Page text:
Adelphi School of Social Work commemorates its seventh decade
When mask-clad Nassau County Executive Laura Curran presented a citation to Adelphi School of Social Work Dean Manoj Pardasani in recognition of the school’s 70th anniversary, it was a milestone marked amid the turmoil of COVID-19.
As an institution of higher learning dedicated to train and educate professional social workers for the future, the school’s role has never been more important given the myriad issues communities are dealing with in the face of a raging pandemic. It’s a moral obligation Pardasani feels the school’s staff and faculty take very seriously.
“While our primary purpose as a school is to create social workers that are skilled, knowledgeable, ethical and passionate, I think our secondary purpose is that we don’t want to be an ivory tower,” Pardasani said. “We really want to be engaged in the communities that we serve and actually collaborate with community, whether it’s residents, social work agencies, nonprofit or healthcare organizations. We want to be partners with them in helping make a community a better community for all residents.”
It’s a view shared by Dr. Carol Cohen, who has been an associate professor at the School of Social Work since 2002.
“With social work, we come with a number of different perspectives and work from case to cause—from the individual problem to the cause—the reason for it,” Cohen said. “We also look at micro, mezzo and macro. Everyone gets a foundation base in individuals, families, groups, communities and organizations. We tend to focus even more on direct process in an organizational environment. Our students work everywhere, whether it’s in HR [human resources] in a profit-making company to being a community organizer anywhere. At the root of it, the fundamental values of acceptance and well-being really implicates all of what we do.”
In The Beginning
Adelphi’s School of Social Work was founded in 1949, offering a two-year graduate professional program whereby students earned a Masters of Social Service degree. The program’s roots date back to 1941, when the college first offered an extensive curriculum in social work to meet the needs of practicing social workers.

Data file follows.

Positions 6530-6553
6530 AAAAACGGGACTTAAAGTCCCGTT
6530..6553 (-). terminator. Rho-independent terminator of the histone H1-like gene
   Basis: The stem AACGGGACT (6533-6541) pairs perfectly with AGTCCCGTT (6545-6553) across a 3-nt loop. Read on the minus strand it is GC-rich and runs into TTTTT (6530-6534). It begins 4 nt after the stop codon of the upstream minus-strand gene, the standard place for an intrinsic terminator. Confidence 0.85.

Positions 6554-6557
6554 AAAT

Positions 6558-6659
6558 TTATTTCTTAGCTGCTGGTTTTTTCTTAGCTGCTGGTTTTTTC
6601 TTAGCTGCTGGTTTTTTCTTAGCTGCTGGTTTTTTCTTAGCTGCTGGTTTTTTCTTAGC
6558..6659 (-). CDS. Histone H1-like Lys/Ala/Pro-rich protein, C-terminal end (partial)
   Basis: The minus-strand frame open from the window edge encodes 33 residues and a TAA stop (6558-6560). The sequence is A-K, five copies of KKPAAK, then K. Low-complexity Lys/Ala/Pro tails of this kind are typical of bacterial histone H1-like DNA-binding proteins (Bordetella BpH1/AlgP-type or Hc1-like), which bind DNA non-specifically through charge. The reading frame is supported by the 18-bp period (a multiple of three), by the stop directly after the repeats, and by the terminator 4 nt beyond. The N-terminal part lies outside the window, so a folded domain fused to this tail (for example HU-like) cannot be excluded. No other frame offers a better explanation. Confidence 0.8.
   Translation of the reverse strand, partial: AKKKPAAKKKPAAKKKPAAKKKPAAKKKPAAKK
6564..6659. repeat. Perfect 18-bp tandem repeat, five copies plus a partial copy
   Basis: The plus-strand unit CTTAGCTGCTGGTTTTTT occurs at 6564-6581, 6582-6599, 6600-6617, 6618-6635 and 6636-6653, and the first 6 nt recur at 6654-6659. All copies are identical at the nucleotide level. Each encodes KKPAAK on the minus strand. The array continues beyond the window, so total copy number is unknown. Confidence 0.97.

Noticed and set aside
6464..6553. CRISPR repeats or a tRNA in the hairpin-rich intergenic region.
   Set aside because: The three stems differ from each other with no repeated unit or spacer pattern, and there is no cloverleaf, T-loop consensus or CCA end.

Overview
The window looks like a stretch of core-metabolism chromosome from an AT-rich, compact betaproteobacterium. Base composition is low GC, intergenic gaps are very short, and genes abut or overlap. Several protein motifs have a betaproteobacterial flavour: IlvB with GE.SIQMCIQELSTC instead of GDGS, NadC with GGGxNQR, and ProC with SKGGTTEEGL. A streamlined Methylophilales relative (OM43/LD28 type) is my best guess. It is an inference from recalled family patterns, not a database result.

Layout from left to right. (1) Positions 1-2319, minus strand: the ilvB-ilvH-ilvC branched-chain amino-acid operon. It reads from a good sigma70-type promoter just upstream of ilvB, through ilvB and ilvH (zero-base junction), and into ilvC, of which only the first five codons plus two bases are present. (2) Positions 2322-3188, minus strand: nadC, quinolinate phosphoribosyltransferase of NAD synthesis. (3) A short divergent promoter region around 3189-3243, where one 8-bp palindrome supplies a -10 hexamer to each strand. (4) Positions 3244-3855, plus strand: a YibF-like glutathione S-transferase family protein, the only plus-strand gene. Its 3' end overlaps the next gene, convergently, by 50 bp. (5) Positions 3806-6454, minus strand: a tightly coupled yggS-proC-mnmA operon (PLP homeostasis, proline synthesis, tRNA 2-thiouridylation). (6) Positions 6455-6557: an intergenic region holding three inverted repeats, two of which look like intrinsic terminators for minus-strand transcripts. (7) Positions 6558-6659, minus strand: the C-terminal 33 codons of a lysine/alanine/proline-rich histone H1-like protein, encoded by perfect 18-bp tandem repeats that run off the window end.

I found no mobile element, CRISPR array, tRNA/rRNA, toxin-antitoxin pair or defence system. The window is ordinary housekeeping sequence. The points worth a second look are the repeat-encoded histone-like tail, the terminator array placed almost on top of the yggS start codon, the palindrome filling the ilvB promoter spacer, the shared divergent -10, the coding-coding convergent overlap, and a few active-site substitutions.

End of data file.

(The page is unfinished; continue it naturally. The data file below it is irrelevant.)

Over the next two decades, the school’s evolution saw the Masters of Social Service degree changed to Masters of Social Work in 1964, and a Pre-Professional Undergraduate Social Work Program concentrating in social welfare was also added that year for sociology students. In 1967, the School of Social Work began offering a Bachelor of Science in social welfare, and a Doctor of Social Welfare degree was established in the 1974 to 1975 academic year.
Today, the school has 24 full-time faculty members educating 720 students—135 BSW students, 438 MSW students and 57 PhD students.
For retired social worker Carmen Pollack who graduated with her MSW (Master’s in Social Work) in 1973 before going on to work for the State of Connecticut, the school gave her immeasurable grounding in a profession tasked with helping individual and families improve the outcomes in their lives, often during a time of crisis when an optimal outcome is far from guaranteed.
“[Through the School of Social Work], I got to meet other people and see other aspects of the field,” Pollack recalled. “I had a couple of field placements and I do remember working at a girls group home. You got the exposure with different types of experiences and when you knocked on someone’s door, you never knew what you were going to get or what was facing you.”
The School’s Legacy
While Pardasani was hired for his position in July of this year and Cohen is nearly two decades at Adelphi, both were well aware of the school’s renown in the world of social work.
“In my prior position as an associate provost for graduate and professional education at Hunter College, I really missed being directly in social work education,” Pardasani said.
“I’m from New York and knew about Adelphi University’s reputation and the caliber of the school and its faculty. So I jumped at the opportunity to apply for the open position.”
Cohen echoed Pardasani’s sentiment.
“In addition to being known for training excellent practitioners, the school also had very strong bonds with community,” she said. “They are very social justice oriented as well as focused on community building which makes sense, since they’ve always had great group workers of world renown.”
This commitment to the larger community outside of Adelphi is reflected by the Adelphi NY Statewide Breast Cancer Hotline & Support Program. Founded in 1980, it grew out of a post-mastectomy support group that came out of the Adelphi School of Social Work.
This need to serve a community’s needs echoes in the work of Larissa Singh, a project coordinator with the Massapequa Takes Action Coalition (MTAC), a nonprofit focused on addressing underage drinking and opioid addiction. Singh is a year and half removed from earning her MSW at Adelphi.
“I knew I wanted to do social work to make a difference and I always wanted to work with youth, because I feel that they are our future,” Singh said. “I chose addiction as my specialty because more and more I noticed that addiction impacts everyone. The community piece of it was what locked me into prevention work.”
For Pardasani, this community-driven model continues to frame the School of Social Work’s mission statement, particularly in the era of COVID-19 and into the future.
“Despite [what we’re going through with the pandemic], social work is not just about helping the individual but bettering the world,” Pardasani said. “What we do at the school is the prime example of people living that mission of social work.”